Approximately 3.2 percent or an estimated 14,128 establishments in health services used respirators for required purposes in 2001. This percentage (3.2 percent) was slightly lower than the percentage of establishments with respirator use in all private industry (4.5 percent). Employees in health services used respirators in greater proportions than employees in all private industry as a whole (6.3 percent versus 3.1 percent). Disposable dust masks were used in 88.7 percent of health services respirator-using establishments (12,533 of 14,128) compared to 71.3 percent (200,995 of 281,776) of all private industry establishments.1

While the survey did not allow determination of particular substances that prompted respirator use within health services, it did provide such information for its parent industry, services. However, more than half of the employees within the services industry using respirators were in health services. Dust, paint vapors, solvents, welding fumes, and biologicals (i.e., TB and HIV) were the substances for which respirators were most frequently used in the services industry.

The services industry had the highest percent of establishments which used air-purifying respirators to protect against biologicals (17.4 percent and 15,038 establishments). Exposures to airborne contaminants and agents can cause various respiratory conditions. For example, healthcare workers exposed to Mycobacterium tuberculosis may develop tuberculosis; clinical laboratory workers, maintenance workers and nurses may be exposed to poor air quality, latex, glutaraldehyde, solvents and formaldehyde, all of which may result in the development of asthma; and maintenance workers may be exposed to welding fumes which may lead to metal fume fever and other respiratory impairments.5-11 A NIOSH exposure survey from 1981 to 1983 estimated that 184,000 health services workers were potentially exposed to silica dust and 109,000 were potentially exposed to the solvent xylene.12

Respiratory Protection Program Quality Indicators – Survey Results

Each of the questions listed below (developed on the basis of OSHA requirements2 and NIOSH recommendations3) examines an important part of an effective respirator program. The percentages of respirator-using establishments in the health services industry with indication of a potentially inadequate respiratory protection program are listed along with suggestions to improve respirator programs.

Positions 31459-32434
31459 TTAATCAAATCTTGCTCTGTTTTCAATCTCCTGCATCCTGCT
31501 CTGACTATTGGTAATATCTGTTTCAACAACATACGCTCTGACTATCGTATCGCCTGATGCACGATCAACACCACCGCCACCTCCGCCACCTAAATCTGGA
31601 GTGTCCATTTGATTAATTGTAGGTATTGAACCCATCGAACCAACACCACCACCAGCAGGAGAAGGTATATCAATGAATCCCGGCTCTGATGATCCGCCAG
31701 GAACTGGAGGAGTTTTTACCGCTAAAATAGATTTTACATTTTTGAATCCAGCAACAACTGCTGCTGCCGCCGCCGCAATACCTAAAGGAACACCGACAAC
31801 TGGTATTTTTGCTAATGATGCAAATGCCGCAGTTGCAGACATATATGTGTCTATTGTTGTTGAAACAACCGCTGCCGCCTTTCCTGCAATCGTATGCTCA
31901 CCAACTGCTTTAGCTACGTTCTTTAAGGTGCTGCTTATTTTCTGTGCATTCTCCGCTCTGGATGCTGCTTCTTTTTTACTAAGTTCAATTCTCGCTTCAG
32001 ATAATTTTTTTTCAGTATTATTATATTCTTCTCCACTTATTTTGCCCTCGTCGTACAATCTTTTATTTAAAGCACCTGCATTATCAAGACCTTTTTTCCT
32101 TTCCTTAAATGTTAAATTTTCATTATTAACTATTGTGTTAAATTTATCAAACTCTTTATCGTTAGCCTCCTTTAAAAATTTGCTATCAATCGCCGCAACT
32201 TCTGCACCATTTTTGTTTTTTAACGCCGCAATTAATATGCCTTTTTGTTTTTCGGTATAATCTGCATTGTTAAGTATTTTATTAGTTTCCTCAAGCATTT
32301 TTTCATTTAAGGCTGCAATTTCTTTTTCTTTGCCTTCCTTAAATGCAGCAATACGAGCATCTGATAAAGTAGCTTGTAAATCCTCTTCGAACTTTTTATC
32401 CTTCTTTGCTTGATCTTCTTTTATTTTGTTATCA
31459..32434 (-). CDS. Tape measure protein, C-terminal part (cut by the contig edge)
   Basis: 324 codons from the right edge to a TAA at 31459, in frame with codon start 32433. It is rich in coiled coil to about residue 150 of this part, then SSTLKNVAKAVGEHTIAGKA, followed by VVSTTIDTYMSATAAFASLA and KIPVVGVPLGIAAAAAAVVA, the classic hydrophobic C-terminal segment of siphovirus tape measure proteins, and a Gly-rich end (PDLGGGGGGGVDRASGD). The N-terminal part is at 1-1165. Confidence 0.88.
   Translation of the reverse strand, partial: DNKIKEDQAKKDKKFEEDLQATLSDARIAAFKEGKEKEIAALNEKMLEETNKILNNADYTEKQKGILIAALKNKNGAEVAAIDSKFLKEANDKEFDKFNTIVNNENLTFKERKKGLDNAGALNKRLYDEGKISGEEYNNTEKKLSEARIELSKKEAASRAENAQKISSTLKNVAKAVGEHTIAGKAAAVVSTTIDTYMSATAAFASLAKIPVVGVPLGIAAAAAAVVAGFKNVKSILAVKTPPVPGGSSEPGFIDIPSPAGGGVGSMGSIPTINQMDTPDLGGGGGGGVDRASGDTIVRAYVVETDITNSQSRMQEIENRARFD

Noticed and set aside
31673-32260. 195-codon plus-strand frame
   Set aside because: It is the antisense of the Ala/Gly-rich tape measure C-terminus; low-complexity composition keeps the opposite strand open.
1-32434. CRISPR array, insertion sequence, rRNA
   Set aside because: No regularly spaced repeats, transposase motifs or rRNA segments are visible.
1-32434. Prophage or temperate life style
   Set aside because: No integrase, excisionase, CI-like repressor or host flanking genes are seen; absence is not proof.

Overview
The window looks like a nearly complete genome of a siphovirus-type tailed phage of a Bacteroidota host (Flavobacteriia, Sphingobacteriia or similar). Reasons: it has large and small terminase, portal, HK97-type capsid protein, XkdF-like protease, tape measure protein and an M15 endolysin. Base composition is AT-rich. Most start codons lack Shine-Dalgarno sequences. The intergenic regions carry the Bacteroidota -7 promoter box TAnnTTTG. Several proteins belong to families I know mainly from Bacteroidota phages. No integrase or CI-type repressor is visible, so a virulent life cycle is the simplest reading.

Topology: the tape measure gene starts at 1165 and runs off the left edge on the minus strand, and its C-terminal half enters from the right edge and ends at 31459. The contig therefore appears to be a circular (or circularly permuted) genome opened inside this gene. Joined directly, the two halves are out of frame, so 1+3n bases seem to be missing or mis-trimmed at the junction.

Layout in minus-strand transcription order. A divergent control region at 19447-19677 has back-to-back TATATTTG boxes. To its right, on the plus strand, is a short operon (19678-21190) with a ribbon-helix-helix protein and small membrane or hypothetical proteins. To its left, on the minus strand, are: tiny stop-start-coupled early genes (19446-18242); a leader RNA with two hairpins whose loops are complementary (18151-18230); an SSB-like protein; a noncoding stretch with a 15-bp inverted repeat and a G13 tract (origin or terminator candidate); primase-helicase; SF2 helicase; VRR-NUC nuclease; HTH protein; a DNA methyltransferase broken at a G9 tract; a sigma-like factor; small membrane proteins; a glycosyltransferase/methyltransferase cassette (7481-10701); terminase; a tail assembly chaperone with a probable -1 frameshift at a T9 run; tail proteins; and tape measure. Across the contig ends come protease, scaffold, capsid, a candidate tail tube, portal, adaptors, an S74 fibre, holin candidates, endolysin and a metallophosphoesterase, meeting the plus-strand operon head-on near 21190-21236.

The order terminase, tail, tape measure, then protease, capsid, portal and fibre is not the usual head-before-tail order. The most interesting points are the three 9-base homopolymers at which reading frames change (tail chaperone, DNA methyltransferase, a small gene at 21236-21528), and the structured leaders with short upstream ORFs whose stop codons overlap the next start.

Is there a written change-out schedule for air-purifying gas/vapor filters?

Survey results: Of respirator-using establishments using gas/vapor filters, 82 percent did not have a written change-out schedule.

Suggestions: Many substances have poor warning properties (e.g., isocyanates in paint) so a change-out schedule to replace spent cartridges is needed. Filtering elements need to be changed often enough to prevent saturation with chemicals or clogging with dust. Cartridge change-out schedules are available from OSHA at http://www.osha.gov/SLTC/etools/respiratory/change_schedule.html and NIOSH at http://www.cdc.gov/niosh/npptl/multivapor/multivapor.html

Are employees assessed for medical fitness to wear respirators?

Survey results: Of respirator-using establishments, 70 percent did not provide the assessment or didn’t know if such an assessment was conducted.

Suggestions: Respirators may overly burden susceptible workers. The employer must obtain a written determination from a physician or other licensed healthcare provider regarding the worker’s ability to use a respirator. The physician or other licensed healthcare provider determination may be based upon responses to the OSHA screening questionnaire, and, if necessary, a medical examination.2

Does the program require use of the manufacturer user’s instructions or NIOSH certification labels to adjust the airflow for airline respirators?

Survey results: Of establishments using airline respirators, 64 percent did not require such use of instructions or labels or didn’t know how airflow was adjusted.

Suggestions: Air flow must be properly adjusted for the airline respirator to ensure adequate flow to the user and prevent infiltration of dusts and chemicals. In addition, the length of air hoses is limited by NIOSH certification to assure sufficient air flow.

Are airline respirator couplings incompatible with other gas systems at the establishment?